This guide is an evolving document. Please help make it better. If you have any additions, suggestions or corrections, please mail me.
The installation of maple can be frustrating, especially on a unix machine. This document is an attempt to make it a bit easier.
This document is not a "complete" anything. It will not tell you, step by painful step, how to click the continue button. Nor will it cover most things that are listed in the Maple Installation and Licensing Guide. (See the wonderfully terse Install.html on the cdrom plus any *.txt files in the various installation directories for those bits). This document will cover the small number of installations I performed and will hint on how to do others. The unix section is far and away the most detailed.
I'm willing to assist people at CSU who are having installation problems, but my current obligations already far surpass my current time constraints. If you are having problems, please mail me with as much relevant detail as possible (platform, what things you tried (in detail!), any error messages (verbatim), etc.) and please be patient. Requests for help in the next 5 minutes because you absolutely, positively need to have maple up and running will be cheerfully ignored.
Maple is licensed by CSU for CSU machines only. Only departments that contributed to the Happy Maple License Pot (tm) for this year are permitted to use the software. Please contact Diane Noren at Ramtech if you wish to use Maple at CSU.
Faculty and staff from departments that contributed have home-use rights (that is, they may install and use Maple on their home computers for the duration of their employment) but students, alas, do not. Maplesoft does offer a student version of Maple, which is identical to the non-student version. The limitations are that the student version "is to be used for personal study/homework purposes only, and not for any kind of teaching, tutoring, or for-profit activities." Please contact Maplesoft or Diane Noren at Ramtech for pricing.
Maple 13 for Windows, Mac OSX, Linux and Solaris is available from RamTech. One DVD contains all OS versions.
The system requirements for Maple 13 are here.
Sadly, Maple (since version 10) requires activation. If you cannot activate the program, it will not run. At the end of the Maple install, the program will ask you if you wish to activate. It will also ask for a first and last name and an email address, although those fields don't seem to matter.
If the machine you are installing Maple 13 on is not connected to the net, you can go to the Maple Offline Activation Page on another computer and fill in the bits and (hopefully) they will send you what you need via email. It's much easier to be connected though, as there is usually no fuss.
For those of you who think this silliness isn't worth it, see The Comprehensive R Archive Network for R, an S-plus like program that is nicely Gnu-ed.
There are three different activation numbers: one for CSU single-user use, one for CSU network use and one for home use. Please make sure you use the correct one when going through the activation silliness.
There isn't much to the Mac install. Insert the cdrom, click on the Maple installer and off you go (after typing in the Administrator password). When the installer is finished, it will ask for the activation code, name, email address and country. The activation code matters, the other fields do not.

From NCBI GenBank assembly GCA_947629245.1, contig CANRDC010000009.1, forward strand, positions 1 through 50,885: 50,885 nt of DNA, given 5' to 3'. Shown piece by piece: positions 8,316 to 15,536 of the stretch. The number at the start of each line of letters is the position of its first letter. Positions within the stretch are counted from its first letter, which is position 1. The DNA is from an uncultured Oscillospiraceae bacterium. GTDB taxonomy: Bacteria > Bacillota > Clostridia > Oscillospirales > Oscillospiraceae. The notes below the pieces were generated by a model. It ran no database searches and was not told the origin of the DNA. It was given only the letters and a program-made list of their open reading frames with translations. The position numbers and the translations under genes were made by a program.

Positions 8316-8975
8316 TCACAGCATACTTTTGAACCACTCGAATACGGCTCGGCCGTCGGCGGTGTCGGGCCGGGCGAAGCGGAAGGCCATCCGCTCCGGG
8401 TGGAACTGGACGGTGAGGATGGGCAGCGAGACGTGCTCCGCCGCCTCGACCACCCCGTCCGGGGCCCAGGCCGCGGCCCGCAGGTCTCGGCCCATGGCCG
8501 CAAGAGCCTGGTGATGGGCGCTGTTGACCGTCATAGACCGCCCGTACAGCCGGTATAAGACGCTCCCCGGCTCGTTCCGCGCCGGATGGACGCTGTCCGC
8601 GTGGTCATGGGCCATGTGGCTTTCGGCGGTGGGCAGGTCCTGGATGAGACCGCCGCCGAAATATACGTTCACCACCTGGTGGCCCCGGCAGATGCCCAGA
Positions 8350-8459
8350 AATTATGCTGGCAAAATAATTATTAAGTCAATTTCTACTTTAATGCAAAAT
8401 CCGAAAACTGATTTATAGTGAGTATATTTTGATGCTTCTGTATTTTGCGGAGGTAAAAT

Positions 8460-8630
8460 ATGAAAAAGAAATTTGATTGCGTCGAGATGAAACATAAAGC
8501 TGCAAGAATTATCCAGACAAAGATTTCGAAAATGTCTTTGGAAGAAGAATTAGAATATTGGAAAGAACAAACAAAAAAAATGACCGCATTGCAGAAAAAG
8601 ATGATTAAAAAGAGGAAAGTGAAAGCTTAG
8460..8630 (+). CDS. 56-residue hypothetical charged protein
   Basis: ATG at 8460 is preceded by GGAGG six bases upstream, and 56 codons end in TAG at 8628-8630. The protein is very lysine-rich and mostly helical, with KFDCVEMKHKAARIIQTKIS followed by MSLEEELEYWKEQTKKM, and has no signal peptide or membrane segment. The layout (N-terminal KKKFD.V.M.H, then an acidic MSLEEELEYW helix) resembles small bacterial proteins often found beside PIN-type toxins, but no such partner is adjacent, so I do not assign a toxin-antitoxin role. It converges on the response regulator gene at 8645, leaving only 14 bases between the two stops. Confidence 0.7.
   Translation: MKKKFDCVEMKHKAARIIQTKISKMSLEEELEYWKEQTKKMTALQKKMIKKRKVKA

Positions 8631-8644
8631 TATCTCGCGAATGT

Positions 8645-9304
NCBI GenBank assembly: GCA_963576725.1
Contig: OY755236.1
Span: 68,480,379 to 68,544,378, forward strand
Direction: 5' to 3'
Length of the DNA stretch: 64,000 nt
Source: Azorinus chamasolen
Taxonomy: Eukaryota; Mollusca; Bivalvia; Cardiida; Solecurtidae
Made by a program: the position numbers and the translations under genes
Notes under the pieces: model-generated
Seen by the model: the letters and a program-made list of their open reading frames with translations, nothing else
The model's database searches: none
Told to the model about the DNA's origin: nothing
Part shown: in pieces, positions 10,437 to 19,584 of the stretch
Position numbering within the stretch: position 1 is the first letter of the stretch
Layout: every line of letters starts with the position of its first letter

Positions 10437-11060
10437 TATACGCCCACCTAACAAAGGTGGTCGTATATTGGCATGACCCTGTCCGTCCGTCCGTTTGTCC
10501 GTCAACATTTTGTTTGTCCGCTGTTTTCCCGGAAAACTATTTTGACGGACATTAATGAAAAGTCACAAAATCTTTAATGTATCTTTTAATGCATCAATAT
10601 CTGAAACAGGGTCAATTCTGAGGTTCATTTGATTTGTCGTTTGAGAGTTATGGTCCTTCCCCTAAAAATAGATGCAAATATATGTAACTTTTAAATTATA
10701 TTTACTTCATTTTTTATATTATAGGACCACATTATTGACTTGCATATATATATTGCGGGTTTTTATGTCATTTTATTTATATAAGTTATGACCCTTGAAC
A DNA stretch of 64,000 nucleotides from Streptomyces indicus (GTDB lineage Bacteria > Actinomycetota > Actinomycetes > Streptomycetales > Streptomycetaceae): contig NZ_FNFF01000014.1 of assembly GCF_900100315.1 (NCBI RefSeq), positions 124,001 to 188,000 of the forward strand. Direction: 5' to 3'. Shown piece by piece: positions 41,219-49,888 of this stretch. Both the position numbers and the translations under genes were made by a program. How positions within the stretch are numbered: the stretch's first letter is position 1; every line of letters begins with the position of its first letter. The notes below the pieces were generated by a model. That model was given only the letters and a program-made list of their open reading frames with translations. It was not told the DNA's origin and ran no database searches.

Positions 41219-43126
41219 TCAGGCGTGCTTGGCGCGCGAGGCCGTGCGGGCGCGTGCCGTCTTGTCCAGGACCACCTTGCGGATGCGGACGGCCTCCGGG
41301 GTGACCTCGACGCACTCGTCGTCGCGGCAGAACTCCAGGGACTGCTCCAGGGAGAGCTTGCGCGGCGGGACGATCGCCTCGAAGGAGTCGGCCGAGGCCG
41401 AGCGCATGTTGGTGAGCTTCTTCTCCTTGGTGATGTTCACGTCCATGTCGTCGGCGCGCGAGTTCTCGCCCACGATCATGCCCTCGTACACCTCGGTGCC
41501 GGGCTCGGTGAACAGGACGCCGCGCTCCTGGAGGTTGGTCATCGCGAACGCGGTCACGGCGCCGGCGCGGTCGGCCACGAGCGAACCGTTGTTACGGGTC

If d: is your cdrom drive, the setup program is in d:\Windows\Disk1\InstData\VM and is called Maple13WindowsInstaller.exe. There is also a d:\Windows64 directory for 64-bit Windows installs. However, the program will autorun if your machine is configured to do so. It sometimes takes a bit of time to start on some machines, so please be patient. There is a readme file and an Install.html file in the d:\windows directory if you are interested in details.
The install is mostly follow-your-nose, but you have two choices to make.
First, do you want a full, minimal or custom install? Full is Maple + the Watcom C compiler, minimal is Maple without the compiler and custom allows the choice of either of these, along with the bizarre choice of installing just the Watcom C compiler. Most users will probably choose minimal, although the Watcom C compiler is necessary if you wish to use the Maple Compiler.
Second, do you want a single-user or network license? Unless you will be setting up a license server somewhere, you'll probably choose a single-user license.
Finally, you get to activate the silly thing and type in your first and last name, an email address and select your country. The activation code matters, the rest do not. After a reboot, you should be good to go.
There are two interfaces to maple that are installed. One is called "standard", uses java and is more memory intensive, the other is called "classic worksheet" and should be more familiar to users of previous versions. Please run ?compatibility after running maple for the first time to see the differences and to learn about all the bad things that can happen if you use the standard interface and then switch to classic.
For Maple 13, the install no longer drops an icon for Classic Worksheet on the desktop. Get to it from the Start Menu or create an icon that points to c:\Program Files\Maple 13\bin.win\cwmaple.exe.
This installation is a hybrid of the PC and unix installations. It is a unix installation in that you must mount the cdrom (see the unix section), cd to wherever you mounted it and and then run:
Like the windows version, maple and xmaple come in two flavors: standard and classic. standard uses java and is more memory intensive, "classic worksheet" should be more familiar to users of previous versions. Please run ?compatibility after running maple for the first time to see the differences and to learn about all the bad things that can happen if you use the standard interface and then switch to classic. Starting maple or xmaple will bring up the standard interface, starting either with the -cw option will bring up the classic interface.